Texas' Randy McEachern, who calls himself an average quarterback, performed like a Heisman Trophy candidate yesterday as he led the eighth-ranked Longhorns to a 28-21 victory over previously unbeaten Arkansas.

McEachern threw three touchdown passes, two to Olympic sprinter Johnny (Lam) Jones, and ran 22 times for 63 yards against one of the best defensive teams in the country.

Jubilant Texas Coach Fred Akers called yesterday's thrilling affair in front of nearly 80,000 spectators at Texas Memorial Stadium and a national TV audience, "your average old Texas-Arkansas game."

Texas scored 13 points in the final minute of the first half ot take a 20-7 lead. Then, after third-ranked Arkansas scored on its first two possessions of the third period to go in front, 21-20, the Longhorns socred the gamewinner with six minutes left in the contest.

Arkansas reached the Texas 13-yard line in the final three minutes, but couldn't score. The Razorbacks got the ball back at their 36 with a minute to play, but fumbled it away on first down.

"Texas won and we lost. It sure is getting old," Arkansas Coach Lou Holtz said. Texas, the only team to beat Arkansas last season, has lost to the Razorbacks only once in the last 12 years.

Arkansas had not looked overpowering in any of its first four games but, with a bye last week, was chomping at the bit to break loose. On their first possession, the Razorbacks ran right through Texas, 80 yards in eight plays - all on the gound - to take a 7-0 lead three minutes into the game.

Ben Cowins had a 32-yard run, then climaxed the drive with an eight-yard touchdown run. He managed only 27 yards the rest of the day, however.

Texas tied the score on a one-yard run by Johnny (Ham) Jones with three minutes left in the first period. What turned out be probably the most important play of the game came the next time Texas got the ball. On third-and-eight from his 16, A-J. (Jam) Jones ran for 11 yards around end, but flanker Ronnie Mikson clipped Arkansas cornerback Vaughn Lusby and fractured Lusby's cheekbone.

McEachern had not completed a pass in four attempts to that point, but with Lusby out and 5-foot-6 O.C. Jackson in his place, McEachern had a field day. All three of his touch down passes were over Jackson.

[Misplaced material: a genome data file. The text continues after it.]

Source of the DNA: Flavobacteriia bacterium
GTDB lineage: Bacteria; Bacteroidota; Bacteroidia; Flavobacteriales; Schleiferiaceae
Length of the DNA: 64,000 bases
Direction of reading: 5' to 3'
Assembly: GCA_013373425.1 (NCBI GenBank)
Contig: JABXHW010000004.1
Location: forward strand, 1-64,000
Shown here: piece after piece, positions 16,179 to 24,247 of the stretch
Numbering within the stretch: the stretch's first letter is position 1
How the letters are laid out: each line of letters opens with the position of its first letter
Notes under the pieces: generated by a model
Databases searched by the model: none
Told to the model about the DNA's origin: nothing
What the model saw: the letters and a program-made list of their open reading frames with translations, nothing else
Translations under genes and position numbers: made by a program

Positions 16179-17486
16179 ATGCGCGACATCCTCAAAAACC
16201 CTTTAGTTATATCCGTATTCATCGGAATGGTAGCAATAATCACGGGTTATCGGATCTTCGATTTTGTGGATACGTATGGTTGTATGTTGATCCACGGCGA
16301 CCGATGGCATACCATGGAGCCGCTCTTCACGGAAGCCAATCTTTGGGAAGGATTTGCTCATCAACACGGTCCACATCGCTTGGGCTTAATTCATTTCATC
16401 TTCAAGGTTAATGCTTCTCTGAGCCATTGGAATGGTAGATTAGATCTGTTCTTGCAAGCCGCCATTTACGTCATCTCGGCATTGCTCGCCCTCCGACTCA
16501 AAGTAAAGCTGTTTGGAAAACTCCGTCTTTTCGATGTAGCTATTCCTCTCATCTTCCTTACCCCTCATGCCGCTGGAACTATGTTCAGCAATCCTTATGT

Both McEachern nad Akers tried ot be diplomatic, saying they didn't pick on Jackson. But it was obvious hewas the weak link.

McEachern first went after Jackson with a toss to 6-foot-6 freshman tight end Lawrence Sampleton, who jumped over Jackson to catch a 36-yard touchdowns pass with 59 seconds left in the half, putting the Longhorns ahead, 13-7.

Russell Erxleben's extra-point kick was blocked, but on Arkansas' first play from scrimmage after the kickoff, Johnny Johnson intercepted a Ron Calcagni pass and returned it 13 yards to the Arkansas 22. Four plays later, Lam Jones beat Jackson in the deep corner of the end zone on a perfect pass from mcEachern. Erxleben's kick was good and the Longhorns had a 20-7 lead at intermission.

Arkansas drove 69 yards, with Calcagni scoring on a one-yard run, on its first possession of the third period. On their next possession, the Razorbacks drove 62 yards, scoring a 27-yard touchdown pass from Calcagni to Bobby Duckworth. That put the Razorbacks on top 21-20.

It stayed that way until midway through the final period when Texas took over at its 40 following an Arkansas punt. Seven plays later, the Longhorns had a third and four at the Arkansas four. The big play in that drive was a 32-yard pass from McEachern to Sampleton.

There was little doubt what play Texas would run from the four. It is called "90 goal line jump pass," the play Lam Jones had scored on earlier.

He again ran to the right corner of the end zone and McEachern threw another perfect pass. Jackson didn't have a chance and free safety Trent Bryant was too late to help.

"There's almost no way any defender can defend against the play if you run it right," said McEachern. "You just lay the ball up and let the receiver run under it." A two-point conversion concluded the scoring.

Sampleton injured his ankle in preseason training and yesterday was the first time he had played a down at tight end. He caught four passes for 108 yards.

The victory broke Arkansas' 11-game winning streak, gave Texas, 5-1 overall and 3-0 in the Southwest Conference, the inside track to the Cotton Bowl and all but ended the Razorbacks Hopes for a national championship.

"Our mistakes were physical, not mental," said strong safety Brad Shoup. "O.C. (Jackson) was right where he was supposed to be on all of those scores, but athleties like Jones have tremondous leaping ability and they can make plays like he did."

Arkansas moved the ball well when it ran, but not so well when it tried to pass. Calcagni ended the day with five completions in 12 attempts with two intercepted. His backup, Kevin Scanlon was one for three and fullback Jerry Eckwood was 0-2 passing.

"We just lack consistency," Cowins said. "Sometimes we have a super offense, then we come out and look like we don't belong on the field. We killed ourselves."